CERN's PR department is in overdrive today, following an inexplicable prank on its grounds by a handful of researchers.

Ground security at CERN's Switzerland headquarters, which houses the Large Hadron Collider, is now under some serious scrutiny, with officials telling the media that those involved in the staged ritual had access badges.

"These scenes were filmed on our premises but without official permission or knowledge," a CERN spokesperson told the Agence France-Presse. "CERN does not condone this type of spoof, which can give rise to misunderstandings about the scientific nature of our work."

As you can see in the footage below, filmed by an unnamed bystander, a number of figures dressed in black, hooded robes gather in front of a 2-metre-high statue of the Hindu deity Shiva, which has been on permanent display at CERN since 2004.

A women appears to lie down in front of the statue, before she is (pretend) stabbed, while the guy filming it (who was presumably in on the prank) starts swearing and freaking out.

CERN officials say an investigation is now underway, and they can not yet speak on the identities of those involved.

The incident is pretty much just a dumb prank done in poor taste, but it's got people wondering how it could have been performed on the grounds of the European Organisation for Nuclear Research without there being anyone around to put a stop to it.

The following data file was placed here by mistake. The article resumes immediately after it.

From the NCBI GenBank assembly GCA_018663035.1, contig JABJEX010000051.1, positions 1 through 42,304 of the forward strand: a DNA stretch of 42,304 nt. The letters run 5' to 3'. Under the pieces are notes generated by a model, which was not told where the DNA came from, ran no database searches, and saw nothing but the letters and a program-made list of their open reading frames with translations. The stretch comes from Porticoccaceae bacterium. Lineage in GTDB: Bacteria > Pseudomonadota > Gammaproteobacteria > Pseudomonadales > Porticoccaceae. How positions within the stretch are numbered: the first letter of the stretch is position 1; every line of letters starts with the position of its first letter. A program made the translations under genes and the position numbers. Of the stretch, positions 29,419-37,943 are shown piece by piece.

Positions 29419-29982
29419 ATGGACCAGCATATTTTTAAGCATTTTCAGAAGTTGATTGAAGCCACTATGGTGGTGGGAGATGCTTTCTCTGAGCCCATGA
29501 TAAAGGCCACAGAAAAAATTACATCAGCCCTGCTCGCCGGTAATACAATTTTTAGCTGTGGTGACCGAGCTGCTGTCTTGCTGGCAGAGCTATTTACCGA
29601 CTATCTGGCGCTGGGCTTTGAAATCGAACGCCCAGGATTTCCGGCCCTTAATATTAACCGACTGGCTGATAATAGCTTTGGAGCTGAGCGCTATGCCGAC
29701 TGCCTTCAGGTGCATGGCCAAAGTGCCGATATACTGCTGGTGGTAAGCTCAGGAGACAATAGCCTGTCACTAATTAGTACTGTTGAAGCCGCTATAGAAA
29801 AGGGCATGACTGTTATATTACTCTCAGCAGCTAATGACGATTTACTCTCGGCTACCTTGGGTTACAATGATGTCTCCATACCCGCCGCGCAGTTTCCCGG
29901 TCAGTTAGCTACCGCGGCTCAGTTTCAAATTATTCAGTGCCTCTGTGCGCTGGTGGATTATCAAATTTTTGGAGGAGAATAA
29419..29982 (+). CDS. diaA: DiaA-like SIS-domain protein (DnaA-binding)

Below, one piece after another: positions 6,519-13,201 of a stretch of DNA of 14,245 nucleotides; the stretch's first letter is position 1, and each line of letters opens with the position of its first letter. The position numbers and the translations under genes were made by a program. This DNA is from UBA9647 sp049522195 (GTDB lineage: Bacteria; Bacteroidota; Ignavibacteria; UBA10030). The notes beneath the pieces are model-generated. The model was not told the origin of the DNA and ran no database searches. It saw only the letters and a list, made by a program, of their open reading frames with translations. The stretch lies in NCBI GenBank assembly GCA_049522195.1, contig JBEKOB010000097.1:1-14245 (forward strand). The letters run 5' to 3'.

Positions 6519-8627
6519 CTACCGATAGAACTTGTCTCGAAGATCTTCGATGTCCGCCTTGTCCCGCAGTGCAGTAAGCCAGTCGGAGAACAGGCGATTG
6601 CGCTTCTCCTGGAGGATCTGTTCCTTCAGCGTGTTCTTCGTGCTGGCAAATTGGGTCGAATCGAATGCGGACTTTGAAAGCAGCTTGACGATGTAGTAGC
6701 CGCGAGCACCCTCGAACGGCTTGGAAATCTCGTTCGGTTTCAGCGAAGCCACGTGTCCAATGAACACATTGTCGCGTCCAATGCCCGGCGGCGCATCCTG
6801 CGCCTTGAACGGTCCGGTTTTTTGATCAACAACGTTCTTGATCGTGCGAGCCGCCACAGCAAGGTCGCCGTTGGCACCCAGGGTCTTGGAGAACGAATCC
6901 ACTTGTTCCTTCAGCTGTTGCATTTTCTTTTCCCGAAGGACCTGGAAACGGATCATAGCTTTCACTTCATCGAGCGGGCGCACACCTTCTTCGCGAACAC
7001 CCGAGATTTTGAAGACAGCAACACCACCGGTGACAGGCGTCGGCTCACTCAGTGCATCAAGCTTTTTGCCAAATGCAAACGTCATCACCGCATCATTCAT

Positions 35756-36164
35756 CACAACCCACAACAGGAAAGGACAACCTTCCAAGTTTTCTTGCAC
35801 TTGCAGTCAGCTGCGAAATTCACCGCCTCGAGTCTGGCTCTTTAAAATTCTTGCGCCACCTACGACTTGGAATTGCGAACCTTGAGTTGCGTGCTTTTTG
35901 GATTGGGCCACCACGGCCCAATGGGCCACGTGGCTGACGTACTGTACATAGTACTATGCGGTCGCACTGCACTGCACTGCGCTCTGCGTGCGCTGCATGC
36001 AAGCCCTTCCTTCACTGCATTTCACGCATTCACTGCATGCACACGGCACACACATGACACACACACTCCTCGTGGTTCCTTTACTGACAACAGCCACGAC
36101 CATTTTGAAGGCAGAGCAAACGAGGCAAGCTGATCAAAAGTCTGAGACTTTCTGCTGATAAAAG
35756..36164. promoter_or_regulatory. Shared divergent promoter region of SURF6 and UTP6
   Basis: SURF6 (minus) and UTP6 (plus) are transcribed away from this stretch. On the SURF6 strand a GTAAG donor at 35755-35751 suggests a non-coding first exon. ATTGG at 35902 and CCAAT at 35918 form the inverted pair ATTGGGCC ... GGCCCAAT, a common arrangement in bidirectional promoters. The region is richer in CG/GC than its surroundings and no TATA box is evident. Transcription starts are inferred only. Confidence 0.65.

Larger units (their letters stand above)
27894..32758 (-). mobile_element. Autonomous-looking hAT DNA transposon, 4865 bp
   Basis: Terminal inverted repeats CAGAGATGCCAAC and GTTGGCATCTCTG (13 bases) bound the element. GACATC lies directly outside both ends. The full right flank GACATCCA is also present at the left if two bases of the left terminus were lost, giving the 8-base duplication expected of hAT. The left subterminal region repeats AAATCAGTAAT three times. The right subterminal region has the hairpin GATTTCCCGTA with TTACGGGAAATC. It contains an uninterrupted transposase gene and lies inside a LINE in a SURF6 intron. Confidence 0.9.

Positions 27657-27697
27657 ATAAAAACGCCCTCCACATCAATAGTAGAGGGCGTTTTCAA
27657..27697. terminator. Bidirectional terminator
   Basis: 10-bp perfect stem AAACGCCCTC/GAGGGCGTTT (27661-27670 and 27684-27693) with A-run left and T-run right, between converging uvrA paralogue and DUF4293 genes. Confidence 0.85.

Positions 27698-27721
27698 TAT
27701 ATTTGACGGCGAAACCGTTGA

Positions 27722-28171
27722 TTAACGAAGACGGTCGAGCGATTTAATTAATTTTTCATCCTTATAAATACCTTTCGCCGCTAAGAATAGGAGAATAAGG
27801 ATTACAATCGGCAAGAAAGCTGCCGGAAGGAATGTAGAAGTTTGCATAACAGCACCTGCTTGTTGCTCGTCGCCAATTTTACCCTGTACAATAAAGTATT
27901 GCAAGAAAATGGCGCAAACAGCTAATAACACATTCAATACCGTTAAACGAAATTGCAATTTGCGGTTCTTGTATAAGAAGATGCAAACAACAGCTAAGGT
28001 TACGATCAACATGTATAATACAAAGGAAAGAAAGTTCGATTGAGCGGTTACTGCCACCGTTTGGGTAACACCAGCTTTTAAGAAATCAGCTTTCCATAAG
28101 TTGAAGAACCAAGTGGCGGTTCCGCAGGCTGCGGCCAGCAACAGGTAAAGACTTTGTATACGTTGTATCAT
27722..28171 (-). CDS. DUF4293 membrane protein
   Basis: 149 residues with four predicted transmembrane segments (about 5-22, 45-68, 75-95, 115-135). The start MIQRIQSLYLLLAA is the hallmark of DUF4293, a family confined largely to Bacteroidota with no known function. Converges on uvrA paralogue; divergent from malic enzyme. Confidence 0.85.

CERN told the AFP that IDs are checked by all researchers visiting the grounds, day and night, but it looks like what they do once they get access is less carefully monitored. Technical and experimental facilities are much more closely guarded.

"CERN welcomes every year thousands of scientific users from all over the world and sometimes some of them let their humour go too far. This is what happened on this occasion," the spokesperson said.

While this is squarely on the 'lame' end of the scale as far as pranks go, don't let that ruin your impression of CERN's official sense of humour.

On April 1 this year, CERN teamed up with the Royal Albert Hall in London for an April Fool's Joke, declaring in a press release that the 145-year-old concert hall would be used as a scaled-down version of the Large Hadron Collider.

So just as particles are blasted around the 27 km-long underground tunnel of the LHC in Switzerland, so they can smash into each other at energy levels higher than has been achieved by any other facility, particles would be hurled through the circular corridors surrounding the concert hall… or something.

"We've played host to everyone from The Beatles to Adele, but what we've never had here before is particles. This project will change all that," the Hall's chief operating officer, James Ainscough, told the press.

"We were as impressed as anyone when CERN announced that they had found the 'God particle', but frankly they don't seem to have done much since, so we thought we would help."

Our favourite part of the whole thing has to be this adorable sign:

royal-albert-hallRoyal Albert Hall

Look out for particles today, guys. Try to avoid them if you can.